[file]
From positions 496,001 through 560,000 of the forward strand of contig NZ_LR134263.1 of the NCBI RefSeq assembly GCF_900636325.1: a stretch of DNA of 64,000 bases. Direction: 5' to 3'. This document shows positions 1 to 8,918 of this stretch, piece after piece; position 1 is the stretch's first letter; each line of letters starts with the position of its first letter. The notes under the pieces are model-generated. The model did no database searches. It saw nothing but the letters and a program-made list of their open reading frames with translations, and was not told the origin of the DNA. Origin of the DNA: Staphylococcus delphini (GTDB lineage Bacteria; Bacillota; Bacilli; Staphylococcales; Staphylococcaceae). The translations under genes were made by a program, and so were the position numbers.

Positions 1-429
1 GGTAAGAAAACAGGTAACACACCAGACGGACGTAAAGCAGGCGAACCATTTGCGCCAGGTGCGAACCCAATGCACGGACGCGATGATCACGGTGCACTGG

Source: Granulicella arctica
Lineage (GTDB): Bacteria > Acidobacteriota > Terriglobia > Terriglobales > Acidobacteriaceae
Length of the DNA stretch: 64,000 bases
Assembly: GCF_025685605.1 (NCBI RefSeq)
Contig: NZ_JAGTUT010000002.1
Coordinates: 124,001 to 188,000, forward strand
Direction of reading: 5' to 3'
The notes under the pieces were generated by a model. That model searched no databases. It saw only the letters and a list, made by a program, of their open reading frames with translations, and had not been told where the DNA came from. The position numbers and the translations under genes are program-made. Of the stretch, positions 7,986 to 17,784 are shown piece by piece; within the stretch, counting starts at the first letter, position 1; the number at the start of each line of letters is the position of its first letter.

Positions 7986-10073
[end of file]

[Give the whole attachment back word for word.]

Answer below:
From positions 496,001 through 560,000 of the forward strand of contig NZ_LR134263.1 of the NCBI RefSeq assembly GCF_900636325.1: a stretch of DNA of 64,000 bases. Direction: 5' to 3'. This document shows positions 1 to 8,918 of this stretch, piece after piece; position 1 is the stretch's first letter; each line of letters starts with the position of its first letter. The notes under the pieces are model-generated. The model did no database searches. It saw nothing but the letters and a program-made list of their open reading frames with translations, and was not told the origin of the DNA. Origin of the DNA: Staphylococcus delphini (GTDB lineage Bacteria; Bacillota; Bacilli; Staphylococcales; Staphylococcaceae). The translations under genes were made by a program, and so were the position numbers.

Positions 1-429
1 GGTAAGAAAACAGGTAACACACCAGACGGACGTAAAGCAGGCGAACCATTTGCGCCAGGTGCGAACCCAATGCACGGACGCGATGATCACGGTGCACTGG

Source: Granulicella arctica
Lineage (GTDB): Bacteria > Acidobacteriota > Terriglobia > Terriglobales > Acidobacteriaceae
Length of the DNA stretch: 64,000 bases
Assembly: GCF_025685605.1 (NCBI RefSeq)
Contig: NZ_JAGTUT010000002.1
Coordinates: 124,001 to 188,000, forward strand
Direction of reading: 5' to 3'
The notes under the pieces were generated by a model. That model searched no databases. It saw only the letters and a list, made by a program, of their open reading frames with translations, and had not been told where the DNA came from. The position numbers and the translations under genes are program-made. Of the stretch, positions 7,986 to 17,784 are shown piece by piece; within the stretch, counting starts at the first letter, position 1; the number at the start of each line of letters is the position of its first letter.

Positions 7986-10073